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Beastly Brilliance: SASQUATCH SUNSET Unleashes Hilarious, Heartfelt Tale

Bigfoot in playing with a bug in a field
Jesse Eisenberg in Bleecker Street's SASQUATCH SUNSET | Photo courtesy of Bleecker Street

By Amylou Ahava

SASQUATCH SUNSET is an intriguing and hilarious dive into the lives of mythical creatures, which blends absurdism with futurism in (perhaps) a post-apocalyptic setting. The Zellner brothers, David and Nathan, deliver a bizarre comedy that explores the secret lives of Sasquatches. Yes, those legendary, hairy beasts rumored to roam North American wilderness are the entire focus of the movie. The Zellners offer a unique twist of nonverbal storytelling, which this brotherly pair is quite familiar with. In 2001, the siblings released Frontier, which followed members of the fictional country Bulbovia, and the characters spoke the equally fictitious language Bulbovian. So, as no stranger to constructing a story with no discernable dialogue, the Zellners decided to venture deeper into the world of storytelling and get lost in the forest where we only have grunts and howls to communicate. SASQUATCH SUNSET is a beastly blend of comedy, drama, and environmental messages, all wrapped up in a big, hairy package.

The movie takes us into the wild world of four Sasquatches (a female and three males) as they go about their daily routines. From eating plants to cleaning each other to having loud, enthusiastic sex, this film is not Harry and the Hendersons. Played by Riley Keough (the matriarch), Jesse Eisenberg (a Sasquatch coming of age), Nathan Zellner (the patriarch), and Christophe Zajac-Denek (the child), these hairy critters stumble upon human artifacts like a red cross, a cut tree log, and even a road, which they find as terrifying as a monster. Their antics, from getting drunk on blackberries to slinging turds at birds, will have you roaring with laughter.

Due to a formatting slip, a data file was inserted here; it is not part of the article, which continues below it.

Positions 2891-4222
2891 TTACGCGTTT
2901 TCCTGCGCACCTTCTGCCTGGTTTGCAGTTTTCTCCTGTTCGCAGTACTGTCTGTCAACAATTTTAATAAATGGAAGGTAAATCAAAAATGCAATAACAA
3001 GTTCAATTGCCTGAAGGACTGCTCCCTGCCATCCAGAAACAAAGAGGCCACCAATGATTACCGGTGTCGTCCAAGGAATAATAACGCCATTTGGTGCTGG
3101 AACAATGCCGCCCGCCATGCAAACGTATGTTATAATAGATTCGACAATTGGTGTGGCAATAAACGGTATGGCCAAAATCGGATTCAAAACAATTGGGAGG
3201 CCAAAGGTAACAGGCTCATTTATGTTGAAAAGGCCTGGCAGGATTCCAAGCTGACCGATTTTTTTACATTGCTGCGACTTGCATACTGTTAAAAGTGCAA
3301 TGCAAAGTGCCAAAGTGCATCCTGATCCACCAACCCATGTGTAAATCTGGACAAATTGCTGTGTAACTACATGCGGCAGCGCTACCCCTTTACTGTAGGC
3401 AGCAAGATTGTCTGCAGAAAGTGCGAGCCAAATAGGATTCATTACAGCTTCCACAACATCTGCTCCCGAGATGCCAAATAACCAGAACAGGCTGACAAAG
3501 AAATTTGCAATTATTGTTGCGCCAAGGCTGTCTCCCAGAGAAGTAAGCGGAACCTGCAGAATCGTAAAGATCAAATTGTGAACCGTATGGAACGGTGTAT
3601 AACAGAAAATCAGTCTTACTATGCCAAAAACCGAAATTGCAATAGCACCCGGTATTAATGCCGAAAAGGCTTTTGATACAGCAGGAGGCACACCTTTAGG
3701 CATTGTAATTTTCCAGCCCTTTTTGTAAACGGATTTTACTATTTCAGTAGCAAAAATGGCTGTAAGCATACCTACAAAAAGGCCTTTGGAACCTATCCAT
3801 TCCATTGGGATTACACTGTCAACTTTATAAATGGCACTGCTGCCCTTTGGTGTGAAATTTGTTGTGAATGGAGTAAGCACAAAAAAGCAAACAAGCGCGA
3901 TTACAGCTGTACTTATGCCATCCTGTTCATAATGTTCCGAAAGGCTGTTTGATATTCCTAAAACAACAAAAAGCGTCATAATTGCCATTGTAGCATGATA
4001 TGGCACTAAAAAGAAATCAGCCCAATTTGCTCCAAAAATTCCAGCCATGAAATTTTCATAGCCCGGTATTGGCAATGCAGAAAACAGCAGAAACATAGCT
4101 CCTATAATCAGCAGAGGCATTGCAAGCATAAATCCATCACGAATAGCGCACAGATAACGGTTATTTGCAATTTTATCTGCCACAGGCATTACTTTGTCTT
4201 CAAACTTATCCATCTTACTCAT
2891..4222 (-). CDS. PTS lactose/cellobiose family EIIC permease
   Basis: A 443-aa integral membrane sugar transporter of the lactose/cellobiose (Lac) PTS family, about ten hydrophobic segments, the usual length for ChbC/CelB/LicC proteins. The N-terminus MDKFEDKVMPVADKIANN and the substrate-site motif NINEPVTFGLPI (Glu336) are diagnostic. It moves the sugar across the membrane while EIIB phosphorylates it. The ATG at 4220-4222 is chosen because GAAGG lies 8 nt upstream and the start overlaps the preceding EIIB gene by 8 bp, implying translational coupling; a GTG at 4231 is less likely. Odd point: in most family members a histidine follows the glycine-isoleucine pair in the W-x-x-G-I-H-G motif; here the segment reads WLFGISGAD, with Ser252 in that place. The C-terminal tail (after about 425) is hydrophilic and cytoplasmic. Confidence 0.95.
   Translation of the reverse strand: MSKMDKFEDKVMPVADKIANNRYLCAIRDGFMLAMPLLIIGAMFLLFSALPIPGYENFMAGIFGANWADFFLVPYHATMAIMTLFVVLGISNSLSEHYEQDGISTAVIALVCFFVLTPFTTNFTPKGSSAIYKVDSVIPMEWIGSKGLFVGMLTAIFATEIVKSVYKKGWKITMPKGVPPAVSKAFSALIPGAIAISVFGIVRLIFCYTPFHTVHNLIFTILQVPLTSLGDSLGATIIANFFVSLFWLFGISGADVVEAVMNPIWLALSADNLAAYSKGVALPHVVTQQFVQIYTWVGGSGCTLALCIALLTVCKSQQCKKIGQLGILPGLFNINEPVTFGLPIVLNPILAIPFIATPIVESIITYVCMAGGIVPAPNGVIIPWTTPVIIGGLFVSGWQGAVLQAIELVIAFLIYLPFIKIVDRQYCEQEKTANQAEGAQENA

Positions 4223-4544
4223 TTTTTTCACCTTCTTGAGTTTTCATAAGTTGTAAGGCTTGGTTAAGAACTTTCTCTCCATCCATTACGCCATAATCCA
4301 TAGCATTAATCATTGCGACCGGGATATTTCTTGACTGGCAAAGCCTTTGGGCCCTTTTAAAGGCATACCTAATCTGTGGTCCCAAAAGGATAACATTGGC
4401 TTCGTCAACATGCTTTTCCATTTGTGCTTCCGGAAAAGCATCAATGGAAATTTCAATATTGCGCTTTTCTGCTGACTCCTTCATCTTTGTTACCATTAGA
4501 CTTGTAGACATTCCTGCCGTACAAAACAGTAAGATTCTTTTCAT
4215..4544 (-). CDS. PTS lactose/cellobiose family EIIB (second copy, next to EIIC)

The Zellner brothers' genius lies in the film's simplicity. With no dialogue, the Sasquatches communicate through gestures and actions, which creates a primal yet relatable story. The costumes are well done (and anatomically correct), which allows the actors to perform very emotional and detailed facial expressions, and the prosthetics (both facial and otherwise) create realistic creatures to admire. Riley Keough shines as the mother Sasquatch as she balances maternal instincts with survival challenges. And within the film, we also witness the saddest moment in Sasquatch cinema history since John Lithgow yelled at Harry to go away.

Aside from the furry horny foursome, the landscape in the film is as wild as the creatures themselves, with lush forests and misty mountains setting the stage for this hairy-tale adventure. Shot in northern California (where Bigfoot sightings have been reported), the film's locations add to its immersive experience. The dense and untamed forests provide the perfect backdrop for the Sasquatch family's adventures. The score by the Austin-based band The Octopus Project complements the landscape and creates a sense of wonder and adventure as the furry four navigate their environment.

 And even with all the jokes and bodily fluids aside, the filmmakers also cleverly weave in themes of deforestation and the loss of animals' natural habitats. As the Sasquatch family roams through the wilderness, they encounter signs of human activity, like sawed-down trees and abandoned campsites. These subtle cues hint at the encroachment of civilization into the animals' territory and highlight the impact humans have on the environment. It’s implied that the Sasquatch travel through the wilderness because they struggle to find more of their kind. This further pushes the narrative that human activity is destroying a species they never even met. By showcasing the Sasquatch's journey against the backdrop of a changing landscape, SASQUATCH SUNSET serves as a poignant reminder of the importance of preserving nature and respecting the habitats of all creatures (mythical or otherwise). 

In the end, SASQUATCH SUNSET is a hairy good time and a wild ride through the wilderness with unexpected laughs and heartfelt moments. The acting is Sasquatch-tacular, with Riley Keough, Jesse Eisenberg, and the rest of the cast delivering performances that bring these mythical creatures to life with humor and heart. And under the direction of the Zellner brothers, they balance the film’s comedic and dramatic elements beautifully. It's definitely a film that proves there's more to Bigfoot than meets the eye and that sometimes, the most beastly creatures can teach us the most human lessons. 

SASQUATCH SUNSET had its Texas Premiere at SXSW and will be in select theaters April 12, 2024 and nationwide April 19, 2024.


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